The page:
In the five years since Cantiere del Pardo acquired Dufour, we've seen a steady shift in the direction of the company's designs. Taking a page perhaps from the Grand Soleil line of performance cruisers and grand-prix competitors that the Italian company also builds, Dufour's recent cruising boats feature details we'd normally associate with raceboats. The 525 displays some of the best of them in the service of shorthanded sailing: a retractable bowsprit from which to fly an asymmetric spinnaker (the tack can be adjusted from the cockpit); a double-ended mainsheet system of the kind that was pioneered for Admiral's Cup racing and that brings sail control all the way back to the helmsman; and a sleek profile that just begs you to sheet in and steer up. The clean deck also offers at least three places to stow a dinghy while under way.
"The long-waterline, wide-wedged design of this boat intrigued me from a performance standpoint," said BOTY judge Ralph Naranjo, describing his first impressions. But, as he said, the 525 isn't a raceboat. The boat's displacement-to-length ratio of 174 puts it squarely in the middle of the pack, where seakindliness begins to trump light-air performance: The 525 is 80 points heavier than a Santa Cruz 37 and 80 points lighter than an Island Packet 460. Closehauled in 8 or 9 knots of breeze, we sailed the 525 at 6.5 knots. Under power at 7.5 knots, it was among the quietest quarter of the fleet, thanks in part to its slower-turning Volvo diesel.
The Dufour 525 is a cruising boat, but one that's truly meant to be sailed-and deck monkeys need not apply. Taking the boat through several tacks alone, I could sit at either of the twin wheels and easily reach the mainsheet winch behind me or the genoa winch just forward. Certainly, the optional electric primaries will help trim the boat's 740-square-foot genoa in a bit of breeze.
The cockpit is spacious, yet nicely suited to the human form. Wide coamings offer a comfortable perch in the breeze. Settees port and starboard are long enough to nap on while also offering protection under the dodger; a bona fide sundeck aft of the helm took our accolades for best-in-show. "That sunbathing aft deck: fantastic!" said BOTY judge Stacy Collins, who also thought it would be an ideal spot at which to clean the day's catch. One deck detail we didn't like was that the ports in the cabin side open outward; an errant sheet could damage them.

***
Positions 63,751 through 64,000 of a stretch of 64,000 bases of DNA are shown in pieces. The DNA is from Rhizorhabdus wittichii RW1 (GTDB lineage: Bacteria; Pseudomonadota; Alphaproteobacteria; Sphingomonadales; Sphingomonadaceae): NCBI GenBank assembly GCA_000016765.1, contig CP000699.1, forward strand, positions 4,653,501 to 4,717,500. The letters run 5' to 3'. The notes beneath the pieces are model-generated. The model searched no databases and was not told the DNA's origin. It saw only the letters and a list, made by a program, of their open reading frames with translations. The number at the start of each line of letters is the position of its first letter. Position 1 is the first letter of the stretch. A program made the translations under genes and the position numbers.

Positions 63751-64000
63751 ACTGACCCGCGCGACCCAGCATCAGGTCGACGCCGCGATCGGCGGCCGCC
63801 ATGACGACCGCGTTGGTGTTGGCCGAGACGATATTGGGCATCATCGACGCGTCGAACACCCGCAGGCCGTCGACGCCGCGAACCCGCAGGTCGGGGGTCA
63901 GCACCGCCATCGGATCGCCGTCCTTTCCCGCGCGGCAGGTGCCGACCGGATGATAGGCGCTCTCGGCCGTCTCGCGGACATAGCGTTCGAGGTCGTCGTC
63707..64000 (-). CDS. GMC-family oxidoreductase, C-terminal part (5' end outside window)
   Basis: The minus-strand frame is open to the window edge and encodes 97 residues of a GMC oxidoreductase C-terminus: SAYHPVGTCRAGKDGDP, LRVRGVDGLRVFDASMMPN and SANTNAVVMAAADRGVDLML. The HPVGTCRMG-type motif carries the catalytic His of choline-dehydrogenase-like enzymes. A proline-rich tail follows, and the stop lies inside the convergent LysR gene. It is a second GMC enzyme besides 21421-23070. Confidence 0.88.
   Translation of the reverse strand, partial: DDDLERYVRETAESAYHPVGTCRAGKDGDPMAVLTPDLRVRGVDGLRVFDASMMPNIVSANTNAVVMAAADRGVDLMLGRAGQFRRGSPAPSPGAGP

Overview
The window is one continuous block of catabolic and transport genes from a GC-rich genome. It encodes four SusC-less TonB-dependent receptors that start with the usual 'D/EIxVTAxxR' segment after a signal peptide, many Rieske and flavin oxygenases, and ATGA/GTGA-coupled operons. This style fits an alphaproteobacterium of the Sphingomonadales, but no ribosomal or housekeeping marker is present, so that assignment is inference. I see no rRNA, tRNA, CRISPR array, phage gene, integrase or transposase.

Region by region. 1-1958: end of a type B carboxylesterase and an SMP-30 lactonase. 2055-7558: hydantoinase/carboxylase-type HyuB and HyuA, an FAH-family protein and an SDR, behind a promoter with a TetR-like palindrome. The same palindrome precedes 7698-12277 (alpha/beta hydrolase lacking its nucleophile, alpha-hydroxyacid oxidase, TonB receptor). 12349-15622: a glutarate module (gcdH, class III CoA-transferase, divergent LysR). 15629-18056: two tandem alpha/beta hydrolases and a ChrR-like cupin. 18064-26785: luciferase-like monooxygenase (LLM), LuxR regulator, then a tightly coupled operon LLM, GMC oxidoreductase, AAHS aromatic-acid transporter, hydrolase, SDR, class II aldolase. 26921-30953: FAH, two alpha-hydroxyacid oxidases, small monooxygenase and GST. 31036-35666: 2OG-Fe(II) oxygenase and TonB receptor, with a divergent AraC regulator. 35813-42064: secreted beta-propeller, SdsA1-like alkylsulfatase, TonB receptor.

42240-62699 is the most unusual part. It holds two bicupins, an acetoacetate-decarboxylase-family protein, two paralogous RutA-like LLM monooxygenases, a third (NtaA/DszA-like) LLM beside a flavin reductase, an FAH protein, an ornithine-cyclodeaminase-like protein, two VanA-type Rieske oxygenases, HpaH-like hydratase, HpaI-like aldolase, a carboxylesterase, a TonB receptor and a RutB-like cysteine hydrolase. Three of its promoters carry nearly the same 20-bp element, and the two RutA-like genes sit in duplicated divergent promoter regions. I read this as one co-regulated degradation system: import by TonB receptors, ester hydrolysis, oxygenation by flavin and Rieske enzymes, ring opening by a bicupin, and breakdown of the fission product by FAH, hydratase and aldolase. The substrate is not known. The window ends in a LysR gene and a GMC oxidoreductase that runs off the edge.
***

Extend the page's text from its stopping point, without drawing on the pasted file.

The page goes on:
The companionway features an innovative captive dropboard that can be raised to various heights and opened and latched from on deck or below without a key-a real plus.
Dufour offers eight different interior arrangements for the 525: three or four cabins; an L-shaped or inline galley; and either a sail locker or crew's quarters accessed by a deck hatch forward. The model we sailed featured three cabins, an inline galley, and the crew's quarters. In that version, the owner's stateroom forward of the mast features an island queen and a reasonably spacious head with separate shower. "The master berth was great. It was big and easy to get into," said Collins. "It had good reading-light placement, and the master head was really nice, too." She particularly liked such details as a bin next to the sink where you could put either jewelry and watches or toothpaste and toiletries.